Leg Length for Sprinters

Wondering if there is a very strong correlation with sprinting success (WR, OR, etc.) and leg length? Is it possible for an athlete to have shorter legs and still be competitive (when I say this I mean that his upper body is longer)

i would curious about this also, mostly from an engineering standpoint. I remember reading an article a while back that found that a non-dimentional parameter of stride length/ leg length was a good predictor for an animal’s speed (with a few noted exceptions).

My intuition guesses that this probably is a bit too simplistic due to the important of stride fequency with sprinters. It is kind of like the use of models in a wind tunnel, the Reynolds # (proportional velocity) is the same, but the drag coefficient (non-dimentional drag) is way off due to unseen assumptions (usually surface roughness issues).

if anyone has those numbers, it would be interesting to see if there is a correlation…

PS: sorry about the fluids speak, i am in the middle of finals :slight_smile:

It would be interesting to have leg length numbers, only if they are measured in the same way. Where does the leg starts and finishes? Ground to which point? I have several numbers, but impossible make comparaison because of different methods.
I can still give you some stats for elite french sprinters:

name - 100/200m - body height - “enfourchure”
Daniel SANGOUMA 10.02/20.20 - 1.87 - 0.92
Antoine RICHARD 10.09/20.82 - 1.74 - 0.83
Gilles QUÉNÉHERVÉ 10.17/20.16 - 1.83 - 0.88
Éric PERROT 10.33/20.90 - 1.80 - 0.89
Guy DRUT 13.28 110mH - 1.89 - 0.92

No conclusions can be done with so few numbers.

Do you know how the mentioned sprinters legs were measured, or generally what are the different they are usually measured?

This numbers were found from the ground to the highest point between thighs, sorry i don’t know the english name for it. Other methods are ground to great trochanter (gives numbers > 1 meter, example 1.125m for Jean-Charles Trouabal 10.19/20.20 sprinter, BH 1.87). I have found 1.03 for Carl Lewis who is 1.88, don’t know what was the method.

hmm, i found the article again and it used the ratio of stride length to leg length rather than body height to leg length. I also did a priliminary curve fit to the data, and there really isn’t enough to tell. It still would be interesting to get a lot of data on this and see what the stats say. Is any up for this?

Donovan Bailey had VERY long legs and went 9.8 :slight_smile:

When asked about the ideal leg length, Abraham Lincoln said: “One that reaches from the hip to the ground!”

:cool: however i know some legs which don’t touch the ground…

i know what you guys mean. I think i am having homework withdrawl and want to crunch some numbers…better get back to studying for my last final (non-math/non-physics :frowning: )

Scand J. Sport Science 1983, Mero & Komi, A Biomechanical Study of the sprint start.

Mero and Komi collected data on leg lengths, fibre distribution , forces, kinematic variables. Subjects with shorter leg lengths had greater velocity of C.G in the first 2.5m. Researchers suggested that shorter legs may allow for greater acceleration because of less inertial forces and higher stride rate.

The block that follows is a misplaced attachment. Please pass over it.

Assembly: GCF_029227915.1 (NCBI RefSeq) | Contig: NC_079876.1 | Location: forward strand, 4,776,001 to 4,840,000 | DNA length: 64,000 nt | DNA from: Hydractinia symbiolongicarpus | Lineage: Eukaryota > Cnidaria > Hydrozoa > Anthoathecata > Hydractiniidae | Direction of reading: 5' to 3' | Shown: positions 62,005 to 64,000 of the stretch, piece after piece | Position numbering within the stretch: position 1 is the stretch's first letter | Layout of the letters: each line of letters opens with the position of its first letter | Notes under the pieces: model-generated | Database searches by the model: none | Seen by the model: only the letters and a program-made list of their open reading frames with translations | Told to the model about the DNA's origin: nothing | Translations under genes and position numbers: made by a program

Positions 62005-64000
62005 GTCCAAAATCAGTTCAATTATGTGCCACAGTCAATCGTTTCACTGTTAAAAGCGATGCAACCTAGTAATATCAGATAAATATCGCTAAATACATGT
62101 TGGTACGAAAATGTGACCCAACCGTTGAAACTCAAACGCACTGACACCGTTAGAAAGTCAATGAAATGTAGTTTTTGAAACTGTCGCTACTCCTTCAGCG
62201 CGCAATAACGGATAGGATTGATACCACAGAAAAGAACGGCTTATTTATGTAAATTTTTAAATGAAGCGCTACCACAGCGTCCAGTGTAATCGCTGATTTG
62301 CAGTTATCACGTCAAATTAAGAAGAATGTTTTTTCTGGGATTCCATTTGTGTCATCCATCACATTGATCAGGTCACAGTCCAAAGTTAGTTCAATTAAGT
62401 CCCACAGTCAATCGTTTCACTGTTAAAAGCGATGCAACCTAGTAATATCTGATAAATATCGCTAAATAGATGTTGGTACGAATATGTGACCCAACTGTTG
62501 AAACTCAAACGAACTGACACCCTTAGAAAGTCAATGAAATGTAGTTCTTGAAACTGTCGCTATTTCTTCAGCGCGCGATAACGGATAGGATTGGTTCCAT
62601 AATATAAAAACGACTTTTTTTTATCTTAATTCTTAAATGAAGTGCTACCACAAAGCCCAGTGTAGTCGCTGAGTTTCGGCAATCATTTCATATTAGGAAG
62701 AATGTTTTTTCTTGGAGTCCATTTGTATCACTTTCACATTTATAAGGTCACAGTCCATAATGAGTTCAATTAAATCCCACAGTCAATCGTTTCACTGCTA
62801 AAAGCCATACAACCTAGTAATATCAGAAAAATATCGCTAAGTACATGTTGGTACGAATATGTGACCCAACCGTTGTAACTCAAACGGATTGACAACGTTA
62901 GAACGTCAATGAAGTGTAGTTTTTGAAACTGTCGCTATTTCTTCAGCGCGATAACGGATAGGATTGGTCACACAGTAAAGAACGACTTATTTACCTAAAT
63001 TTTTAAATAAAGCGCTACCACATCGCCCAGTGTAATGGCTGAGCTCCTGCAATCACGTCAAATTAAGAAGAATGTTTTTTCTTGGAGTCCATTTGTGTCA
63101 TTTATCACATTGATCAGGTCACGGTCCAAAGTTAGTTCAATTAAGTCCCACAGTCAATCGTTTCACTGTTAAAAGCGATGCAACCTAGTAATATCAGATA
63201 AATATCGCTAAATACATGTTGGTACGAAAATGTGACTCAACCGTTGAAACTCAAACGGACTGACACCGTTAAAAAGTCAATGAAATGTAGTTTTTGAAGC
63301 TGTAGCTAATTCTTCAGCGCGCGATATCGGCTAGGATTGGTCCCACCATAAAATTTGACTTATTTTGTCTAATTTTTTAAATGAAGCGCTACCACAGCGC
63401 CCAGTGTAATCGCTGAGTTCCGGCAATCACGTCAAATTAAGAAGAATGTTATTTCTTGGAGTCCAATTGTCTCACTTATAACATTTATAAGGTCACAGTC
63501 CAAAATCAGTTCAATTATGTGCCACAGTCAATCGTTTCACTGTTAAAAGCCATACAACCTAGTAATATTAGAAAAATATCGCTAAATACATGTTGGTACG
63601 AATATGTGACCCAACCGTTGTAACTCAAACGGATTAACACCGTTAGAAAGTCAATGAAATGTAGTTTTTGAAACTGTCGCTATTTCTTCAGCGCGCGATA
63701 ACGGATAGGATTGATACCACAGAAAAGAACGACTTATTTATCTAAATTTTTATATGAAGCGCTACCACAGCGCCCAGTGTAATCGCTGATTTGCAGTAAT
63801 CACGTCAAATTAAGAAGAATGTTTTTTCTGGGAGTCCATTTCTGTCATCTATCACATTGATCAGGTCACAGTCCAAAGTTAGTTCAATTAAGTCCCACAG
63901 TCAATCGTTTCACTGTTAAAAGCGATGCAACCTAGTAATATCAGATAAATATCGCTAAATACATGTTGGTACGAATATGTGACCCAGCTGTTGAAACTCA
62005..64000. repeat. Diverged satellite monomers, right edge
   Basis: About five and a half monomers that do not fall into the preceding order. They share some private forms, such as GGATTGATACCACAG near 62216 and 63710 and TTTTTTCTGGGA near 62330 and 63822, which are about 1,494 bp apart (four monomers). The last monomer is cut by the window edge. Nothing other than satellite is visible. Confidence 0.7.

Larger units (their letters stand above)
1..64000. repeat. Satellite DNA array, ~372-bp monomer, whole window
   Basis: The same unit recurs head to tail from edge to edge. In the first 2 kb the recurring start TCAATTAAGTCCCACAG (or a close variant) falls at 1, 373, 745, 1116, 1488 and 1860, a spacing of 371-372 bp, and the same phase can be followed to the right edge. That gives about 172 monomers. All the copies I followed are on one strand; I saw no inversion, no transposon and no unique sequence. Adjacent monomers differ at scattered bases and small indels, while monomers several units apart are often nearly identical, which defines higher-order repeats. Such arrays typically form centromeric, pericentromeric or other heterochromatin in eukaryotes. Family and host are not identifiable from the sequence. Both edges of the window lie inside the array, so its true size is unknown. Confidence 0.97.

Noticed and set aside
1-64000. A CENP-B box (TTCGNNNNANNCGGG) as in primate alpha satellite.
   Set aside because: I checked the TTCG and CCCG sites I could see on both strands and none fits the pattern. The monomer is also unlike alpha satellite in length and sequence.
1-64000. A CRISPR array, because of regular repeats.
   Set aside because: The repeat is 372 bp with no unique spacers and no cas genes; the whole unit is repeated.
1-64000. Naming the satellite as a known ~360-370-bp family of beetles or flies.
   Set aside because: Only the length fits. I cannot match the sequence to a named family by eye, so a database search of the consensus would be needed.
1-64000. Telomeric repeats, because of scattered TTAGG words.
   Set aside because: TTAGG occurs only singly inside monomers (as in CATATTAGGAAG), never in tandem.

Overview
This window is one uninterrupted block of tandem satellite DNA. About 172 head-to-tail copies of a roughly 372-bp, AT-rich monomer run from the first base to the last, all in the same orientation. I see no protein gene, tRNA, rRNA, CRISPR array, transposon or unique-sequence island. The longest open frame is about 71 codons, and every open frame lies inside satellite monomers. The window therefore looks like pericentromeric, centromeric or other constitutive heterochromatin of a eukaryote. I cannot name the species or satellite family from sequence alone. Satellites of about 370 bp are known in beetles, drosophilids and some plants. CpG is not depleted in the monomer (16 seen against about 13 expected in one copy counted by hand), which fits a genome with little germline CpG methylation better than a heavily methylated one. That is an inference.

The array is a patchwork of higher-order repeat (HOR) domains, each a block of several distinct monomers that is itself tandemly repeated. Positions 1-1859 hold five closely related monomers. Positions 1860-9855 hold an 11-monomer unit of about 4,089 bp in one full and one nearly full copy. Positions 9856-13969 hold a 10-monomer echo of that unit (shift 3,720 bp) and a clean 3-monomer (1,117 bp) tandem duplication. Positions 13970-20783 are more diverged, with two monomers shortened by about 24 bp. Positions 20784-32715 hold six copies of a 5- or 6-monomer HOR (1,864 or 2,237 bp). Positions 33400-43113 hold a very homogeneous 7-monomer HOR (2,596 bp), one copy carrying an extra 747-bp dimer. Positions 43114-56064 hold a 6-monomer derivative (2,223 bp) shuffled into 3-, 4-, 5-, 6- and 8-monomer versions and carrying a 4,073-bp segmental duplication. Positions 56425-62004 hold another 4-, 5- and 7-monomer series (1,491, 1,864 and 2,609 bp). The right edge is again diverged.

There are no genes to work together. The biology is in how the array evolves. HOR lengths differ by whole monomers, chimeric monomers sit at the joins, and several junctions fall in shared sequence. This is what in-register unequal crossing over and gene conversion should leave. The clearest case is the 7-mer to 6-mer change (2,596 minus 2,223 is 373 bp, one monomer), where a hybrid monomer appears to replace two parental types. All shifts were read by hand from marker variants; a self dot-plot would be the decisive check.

In the first 2.5m? big deal! Many other factors take part to CG velocity in the first 2.5m than leg length. I enjoy a lot reading Mero & Komi studies, but i suspect that some their studies would give different results with world class athletes.

Just out of interest. How many studies have been performed with world class athletes, and how willing are they usually to participate in studies??

Any of the current elite participated in any??

This would explain why you had such blinding acceleration when you were 13, Sharmer…

On that wet grass track…

25 male sprinters where used with pbs from 10.20 to 11.8. Subjects where divided into three groups according to mean C.G velocity at 2.5m. I would say 10.20 is world class, do you think it is?

I am currently doing my thesis on the vertical fall of the C.G in the sprint start and the relationship with leg stiffness. The range of subjects pb in my study are 10.29-11.8. In Australia currently our fasted runner is 10.29, does that mean the findings of my study are invalid because no world class athletes are used. The university provides around $ 30,000 funding for research grants in biomechanics. If the top 100m guys in the world where used then a budget of 1 million dollars wouldn’t be enough.

I’ll add some more data on limb lengths and start velocity when I have finished my thesis. If you are interested. ?

Neospeed your posts are waste of my time. Keep your moronic posts to yourself in the future as I have no interest in them.

As you said there was 1 sprinter at 10.20 among the 25 subjects, and the range is 10.20 to 11.8, which isn’t world class. 25 subjetcs with 10.20 average time is an other thing, and i would have called it world class.
Your study isn’t invalid, it’s very interested, but it’s not about World Class, and we won’t know if your conclusions are useful for world class athletes.
I’m interested in anything scientific to read about athletics, and especially sprints.

I love reading pierre Jean’s posts…

yeah, i was wondering about this too, but in a more broad sports/event spectrum. I think it would be safe to say that elite sprinters are on average above the 6’ range (which would result in longer legs, of course). What would be the “equivalent” of a 100m then for say, a 5’5 athlete? Where a 10 second time would be considered world class.